Turkey’s prime minister announced a cabinet reshuffle on Wednesday, replacing or swapping 11 ministers in the 26-member council of ministers, including the ministers for justice and defense.
The announcement came months after President Recep Tayyip Erdogan regained the leadership of Turkey’s ruling party after a referendum ushering in a series of constitutional changes.
Binali Yildirim named legislator Abdulhamit Gul as the new justice minister and former deputy prime minister Nurettin Canikli as the defense minister. They replace former minister for justice Bekir Bozdag and for defense Fikri Isik, who were both appointed deputy prime ministers. In all, four out of Turkey’s five deputy prime ministers were replaced.
Bozdag had largely overseen a major government crackdown following last year’s failed military coup that Turkey has blamed on U.S.-based Muslim cleric Fethullah Gulen. More than 50,000 people suspected of links to the coup or to Gulen have been arrested.
The key ministries for the economy, finance, foreign affairs, the interior and European Union affairs remained unchanged. Yildirim appointed Julide Sarieroglu as the minister for labor and social security, raising the number of women in the Council of Ministers to two.
Yildirim made the announcement following a previously unannounced meeting with Erdogan and described the reshuffle as a “change of blood.”
“I wish my new colleagues success and hope that our (new) Council of Ministers is beneficial to the country,” Yildirim said.
Yıldırım appoints four new aides
Yıldırım promoted Justice Minister Bekir Bozdağ and Health Minister Recep Akdağ as new deputy prime ministers while appointing Bursa Deputy Hakan Çavuşoğlu as one of the deputy premiers. Çavuşoğlu is among six new names in the cabinet.
These changes indicate that Yıldırım wanted to work with figures he can better cooperate in the new process.
Foreign, energy teams in place
Despite expectations, no major changes have taken place in the foreign team. EU Minister Ömer Çelik and Foreign Minister Mevlüt Çavuşoğlu preserved their places although speculations were high that President Erdoğan’s chief foreign policy advisor İbrahim Kalın could resume a role in a foreign-policy related position at the cabinet.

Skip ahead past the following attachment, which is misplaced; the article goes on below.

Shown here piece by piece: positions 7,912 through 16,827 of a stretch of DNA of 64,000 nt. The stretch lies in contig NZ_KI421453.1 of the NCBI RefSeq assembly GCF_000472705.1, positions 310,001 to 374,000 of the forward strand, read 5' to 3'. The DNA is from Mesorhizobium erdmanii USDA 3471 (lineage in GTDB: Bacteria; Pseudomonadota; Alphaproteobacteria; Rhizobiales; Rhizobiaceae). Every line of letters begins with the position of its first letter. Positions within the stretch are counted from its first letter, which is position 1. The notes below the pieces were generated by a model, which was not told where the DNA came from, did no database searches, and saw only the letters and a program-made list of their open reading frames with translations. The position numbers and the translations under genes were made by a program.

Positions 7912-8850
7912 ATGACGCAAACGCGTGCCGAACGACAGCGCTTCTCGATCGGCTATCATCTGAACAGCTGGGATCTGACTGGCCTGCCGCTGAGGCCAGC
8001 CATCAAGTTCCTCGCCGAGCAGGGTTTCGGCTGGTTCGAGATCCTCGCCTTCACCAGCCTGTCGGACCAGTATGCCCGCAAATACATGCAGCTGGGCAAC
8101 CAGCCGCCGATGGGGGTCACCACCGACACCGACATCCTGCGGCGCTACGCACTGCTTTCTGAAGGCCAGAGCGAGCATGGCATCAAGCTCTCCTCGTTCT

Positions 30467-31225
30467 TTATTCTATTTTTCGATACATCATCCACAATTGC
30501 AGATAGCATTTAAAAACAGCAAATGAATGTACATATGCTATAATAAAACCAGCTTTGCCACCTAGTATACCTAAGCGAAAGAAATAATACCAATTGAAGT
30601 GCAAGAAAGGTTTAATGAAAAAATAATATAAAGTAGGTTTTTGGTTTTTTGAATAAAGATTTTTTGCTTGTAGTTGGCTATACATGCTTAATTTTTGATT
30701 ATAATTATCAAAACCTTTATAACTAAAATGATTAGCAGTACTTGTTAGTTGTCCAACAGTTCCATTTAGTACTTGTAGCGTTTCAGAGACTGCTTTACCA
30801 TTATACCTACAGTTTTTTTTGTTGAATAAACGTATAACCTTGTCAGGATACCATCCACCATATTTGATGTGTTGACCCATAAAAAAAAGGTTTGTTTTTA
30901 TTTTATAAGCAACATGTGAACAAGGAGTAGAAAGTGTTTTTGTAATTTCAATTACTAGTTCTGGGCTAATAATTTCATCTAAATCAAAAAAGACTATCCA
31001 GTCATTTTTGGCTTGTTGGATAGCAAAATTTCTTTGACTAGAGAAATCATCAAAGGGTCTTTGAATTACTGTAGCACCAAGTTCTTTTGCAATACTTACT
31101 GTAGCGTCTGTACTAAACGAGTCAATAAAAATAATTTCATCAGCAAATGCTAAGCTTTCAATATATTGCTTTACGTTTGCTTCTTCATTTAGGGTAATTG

On economy, Mehmet Şimşek and Economy Minister Nihat Zeybekçi have remained in their roles in coordinating economy. Canikli’s role in coordinating investments and banking will be transferred to one of the new deputy prime ministers.
Energy Minister Berat Albayrak, son-in-law of President Erdoğan, will continue his service to the government as the energy minister.
Development Minister Lütfi Elvan and Finance Minister Naci Ağbal also secured their positions.
Six new names
Along with Deputy Prime Minister Hakan Çavuşoğlu, Justice Minister Abdülhamit Gül, Labor Minister Jülide Sarıeroğlu, Youth and Sports Minister Osman Aşkın Bak, Food and Agriculture Minister Eşref Fakıbaba and Health Minister Ahmet Demircan are new names in the government.
Former Labor Minister Mehmet Müezzinoğlu, Youth and Sports Minister Akif Çağatay Kılıç, Food and Agriculture Minister Faruk Çelik, Culture and Tourism Minister Nabi Avcı have left their positions to their successors through the reshuffle.
Two female ministers
With the appointment of Jülide Sarıoğlu, a lawmaker from Adana, as the labor minister, the number of female ministers in the Turkish cabinet increased to two. Family Minister Fatma Betül Sayan Kaya, who was deported by the Dutch government from the Netherlands in a bid to avoid her meeting with the Turkish community in Rotterdam ahead of the April 16 referendum, could keep her position in the government. Sarıeroğlu is an expert on trade unions and had served at the Confederation of Righteous Trade Unions (HAK-İŞ).
Key minister in place
Interior Minister Süleyman Soylu has become one of the figures who could protect his position in the government due to his relentless struggle against the Fethullahist Terror Organization (FETÖ) and the outlawed Kurdistan Workers’ Party (PKK).
The referendum approved a series of constitutional changes abolishing the office of the prime minister and concentrating much of the executive powers in the hands of the president.
While most of the changes will come into effect after the next general elections in 2019, one amendment came into effect immediately — scrapping laws that require the head of the state to sever ties with political parties. Erdogan was re-elected chairman of the ruling party in an extraordinary congress on May 21.
Erdogan co-founded the Justice and Development Party in 2001 and led it for more than a decade until he was elected president in 2014.